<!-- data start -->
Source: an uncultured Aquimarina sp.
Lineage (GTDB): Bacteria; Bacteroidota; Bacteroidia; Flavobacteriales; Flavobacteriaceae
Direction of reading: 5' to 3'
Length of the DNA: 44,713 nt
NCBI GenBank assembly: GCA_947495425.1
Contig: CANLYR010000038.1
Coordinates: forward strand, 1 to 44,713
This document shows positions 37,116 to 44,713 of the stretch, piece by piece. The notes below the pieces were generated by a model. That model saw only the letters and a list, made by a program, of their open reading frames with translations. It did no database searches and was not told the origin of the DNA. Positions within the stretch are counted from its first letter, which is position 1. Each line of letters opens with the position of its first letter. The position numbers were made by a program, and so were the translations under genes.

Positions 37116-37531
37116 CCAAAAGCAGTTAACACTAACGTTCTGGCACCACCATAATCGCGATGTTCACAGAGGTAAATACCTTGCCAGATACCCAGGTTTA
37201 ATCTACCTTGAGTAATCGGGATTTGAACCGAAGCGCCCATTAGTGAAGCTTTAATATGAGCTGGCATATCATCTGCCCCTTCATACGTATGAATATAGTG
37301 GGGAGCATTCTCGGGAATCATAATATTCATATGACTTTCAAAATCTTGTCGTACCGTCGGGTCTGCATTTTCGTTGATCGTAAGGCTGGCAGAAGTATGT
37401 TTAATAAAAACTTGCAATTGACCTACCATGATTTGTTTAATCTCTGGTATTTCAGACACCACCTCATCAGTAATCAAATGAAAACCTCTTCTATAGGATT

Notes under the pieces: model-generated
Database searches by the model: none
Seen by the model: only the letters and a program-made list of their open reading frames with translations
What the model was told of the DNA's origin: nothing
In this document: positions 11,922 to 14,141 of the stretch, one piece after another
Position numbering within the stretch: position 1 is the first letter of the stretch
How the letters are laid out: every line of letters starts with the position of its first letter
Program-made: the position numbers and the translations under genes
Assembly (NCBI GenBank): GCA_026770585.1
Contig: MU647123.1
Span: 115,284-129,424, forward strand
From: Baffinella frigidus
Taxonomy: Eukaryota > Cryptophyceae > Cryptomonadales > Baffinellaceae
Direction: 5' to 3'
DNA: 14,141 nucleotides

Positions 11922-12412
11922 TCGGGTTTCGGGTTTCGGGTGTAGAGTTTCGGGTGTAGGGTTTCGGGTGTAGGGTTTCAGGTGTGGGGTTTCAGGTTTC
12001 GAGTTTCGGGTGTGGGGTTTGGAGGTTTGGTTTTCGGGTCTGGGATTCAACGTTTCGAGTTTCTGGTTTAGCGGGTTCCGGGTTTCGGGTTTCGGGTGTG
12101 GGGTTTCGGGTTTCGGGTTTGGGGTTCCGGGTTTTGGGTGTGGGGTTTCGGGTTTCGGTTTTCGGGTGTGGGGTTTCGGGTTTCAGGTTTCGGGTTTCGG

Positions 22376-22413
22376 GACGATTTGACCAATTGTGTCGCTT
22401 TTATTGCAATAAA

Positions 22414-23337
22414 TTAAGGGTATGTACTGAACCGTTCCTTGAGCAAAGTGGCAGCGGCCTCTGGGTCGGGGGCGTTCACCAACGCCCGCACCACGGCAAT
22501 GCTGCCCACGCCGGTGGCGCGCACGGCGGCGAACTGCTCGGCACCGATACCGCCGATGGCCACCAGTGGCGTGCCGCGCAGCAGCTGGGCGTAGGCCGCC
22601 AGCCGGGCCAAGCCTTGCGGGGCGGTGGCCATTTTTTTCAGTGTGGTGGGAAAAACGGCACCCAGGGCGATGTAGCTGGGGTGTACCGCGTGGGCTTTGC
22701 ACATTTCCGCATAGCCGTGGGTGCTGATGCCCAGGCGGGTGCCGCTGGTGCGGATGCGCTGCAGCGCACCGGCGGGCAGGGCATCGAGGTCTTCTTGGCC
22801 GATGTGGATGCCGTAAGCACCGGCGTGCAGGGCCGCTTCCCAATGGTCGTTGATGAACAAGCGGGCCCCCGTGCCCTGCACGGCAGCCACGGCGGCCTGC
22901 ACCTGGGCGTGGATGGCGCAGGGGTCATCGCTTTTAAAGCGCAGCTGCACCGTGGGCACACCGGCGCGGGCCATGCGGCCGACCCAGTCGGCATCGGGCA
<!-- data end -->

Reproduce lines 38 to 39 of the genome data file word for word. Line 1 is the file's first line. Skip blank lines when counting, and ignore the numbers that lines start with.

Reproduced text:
22501 GCTGCCCACGCCGGTGGCGCGCACGGCGGCGAACTGCTCGGCACCGATACCGCCGATGGCCACCAGTGGCGTGCCGCGCAGCAGCTGGGCGTAGGCCGCC
22601 AGCCGGGCCAAGCCTTGCGGGGCGGTGGCCATTTTTTTCAGTGTGGTGGGAAAAACGGCACCCAGGGCGATGTAGCTGGGGTGTACCGCGTGGGCTTTGC